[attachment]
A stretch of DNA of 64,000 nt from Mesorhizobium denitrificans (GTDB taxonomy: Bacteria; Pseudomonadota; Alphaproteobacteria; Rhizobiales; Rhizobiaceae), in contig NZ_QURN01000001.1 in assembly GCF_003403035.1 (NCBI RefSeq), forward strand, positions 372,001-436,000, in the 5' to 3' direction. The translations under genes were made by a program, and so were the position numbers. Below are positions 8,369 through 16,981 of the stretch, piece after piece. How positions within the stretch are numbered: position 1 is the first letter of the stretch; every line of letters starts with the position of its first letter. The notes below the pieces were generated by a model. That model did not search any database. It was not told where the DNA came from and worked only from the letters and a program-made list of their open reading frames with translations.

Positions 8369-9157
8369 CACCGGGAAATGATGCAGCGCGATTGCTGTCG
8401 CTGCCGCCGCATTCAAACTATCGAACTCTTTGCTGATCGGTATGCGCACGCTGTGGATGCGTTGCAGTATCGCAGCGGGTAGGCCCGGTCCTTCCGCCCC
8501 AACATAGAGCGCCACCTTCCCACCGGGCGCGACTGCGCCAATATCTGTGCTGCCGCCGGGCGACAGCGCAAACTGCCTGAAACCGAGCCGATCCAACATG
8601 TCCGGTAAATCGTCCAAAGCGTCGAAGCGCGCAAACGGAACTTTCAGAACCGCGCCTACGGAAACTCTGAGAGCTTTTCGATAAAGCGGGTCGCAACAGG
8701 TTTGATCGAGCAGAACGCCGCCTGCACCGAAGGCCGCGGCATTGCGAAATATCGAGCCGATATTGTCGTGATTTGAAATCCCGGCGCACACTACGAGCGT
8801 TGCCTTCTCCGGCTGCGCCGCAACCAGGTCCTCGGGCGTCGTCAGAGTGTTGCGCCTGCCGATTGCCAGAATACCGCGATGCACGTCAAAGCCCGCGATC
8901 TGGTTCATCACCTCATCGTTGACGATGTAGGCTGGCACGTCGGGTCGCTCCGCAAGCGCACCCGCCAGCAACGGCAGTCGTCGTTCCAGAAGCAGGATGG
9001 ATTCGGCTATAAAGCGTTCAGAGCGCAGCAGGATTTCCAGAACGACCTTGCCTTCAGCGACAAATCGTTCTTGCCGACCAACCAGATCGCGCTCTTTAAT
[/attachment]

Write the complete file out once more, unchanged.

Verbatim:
A stretch of DNA of 64,000 nt from Mesorhizobium denitrificans (GTDB taxonomy: Bacteria; Pseudomonadota; Alphaproteobacteria; Rhizobiales; Rhizobiaceae), in contig NZ_QURN01000001.1 in assembly GCF_003403035.1 (NCBI RefSeq), forward strand, positions 372,001-436,000, in the 5' to 3' direction. The translations under genes were made by a program, and so were the position numbers. Below are positions 8,369 through 16,981 of the stretch, piece after piece. How positions within the stretch are numbered: position 1 is the first letter of the stretch; every line of letters starts with the position of its first letter. The notes below the pieces were generated by a model. That model did not search any database. It was not told where the DNA came from and worked only from the letters and a program-made list of their open reading frames with translations.

Positions 8369-9157
8369 CACCGGGAAATGATGCAGCGCGATTGCTGTCG
8401 CTGCCGCCGCATTCAAACTATCGAACTCTTTGCTGATCGGTATGCGCACGCTGTGGATGCGTTGCAGTATCGCAGCGGGTAGGCCCGGTCCTTCCGCCCC
8501 AACATAGAGCGCCACCTTCCCACCGGGCGCGACTGCGCCAATATCTGTGCTGCCGCCGGGCGACAGCGCAAACTGCCTGAAACCGAGCCGATCCAACATG
8601 TCCGGTAAATCGTCCAAAGCGTCGAAGCGCGCAAACGGAACTTTCAGAACCGCGCCTACGGAAACTCTGAGAGCTTTTCGATAAAGCGGGTCGCAACAGG
8701 TTTGATCGAGCAGAACGCCGCCTGCACCGAAGGCCGCGGCATTGCGAAATATCGAGCCGATATTGTCGTGATTTGAAATCCCGGCGCACACTACGAGCGT
8801 TGCCTTCTCCGGCTGCGCCGCAACCAGGTCCTCGGGCGTCGTCAGAGTGTTGCGCCTGCCGATTGCCAGAATACCGCGATGCACGTCAAAGCCCGCGATC
8901 TGGTTCATCACCTCATCGTTGACGATGTAGGCTGGCACGTCGGGTCGCTCCGCAAGCGCACCCGCCAGCAACGGCAGTCGTCGTTCCAGAAGCAGGATGG
9001 ATTCGGCTATAAAGCGTTCAGAGCGCAGCAGGATTTCCAGAACGACCTTGCCTTCAGCGACAAATCGTTCTTGCCGACCAACCAGATCGCGCTCTTTAAT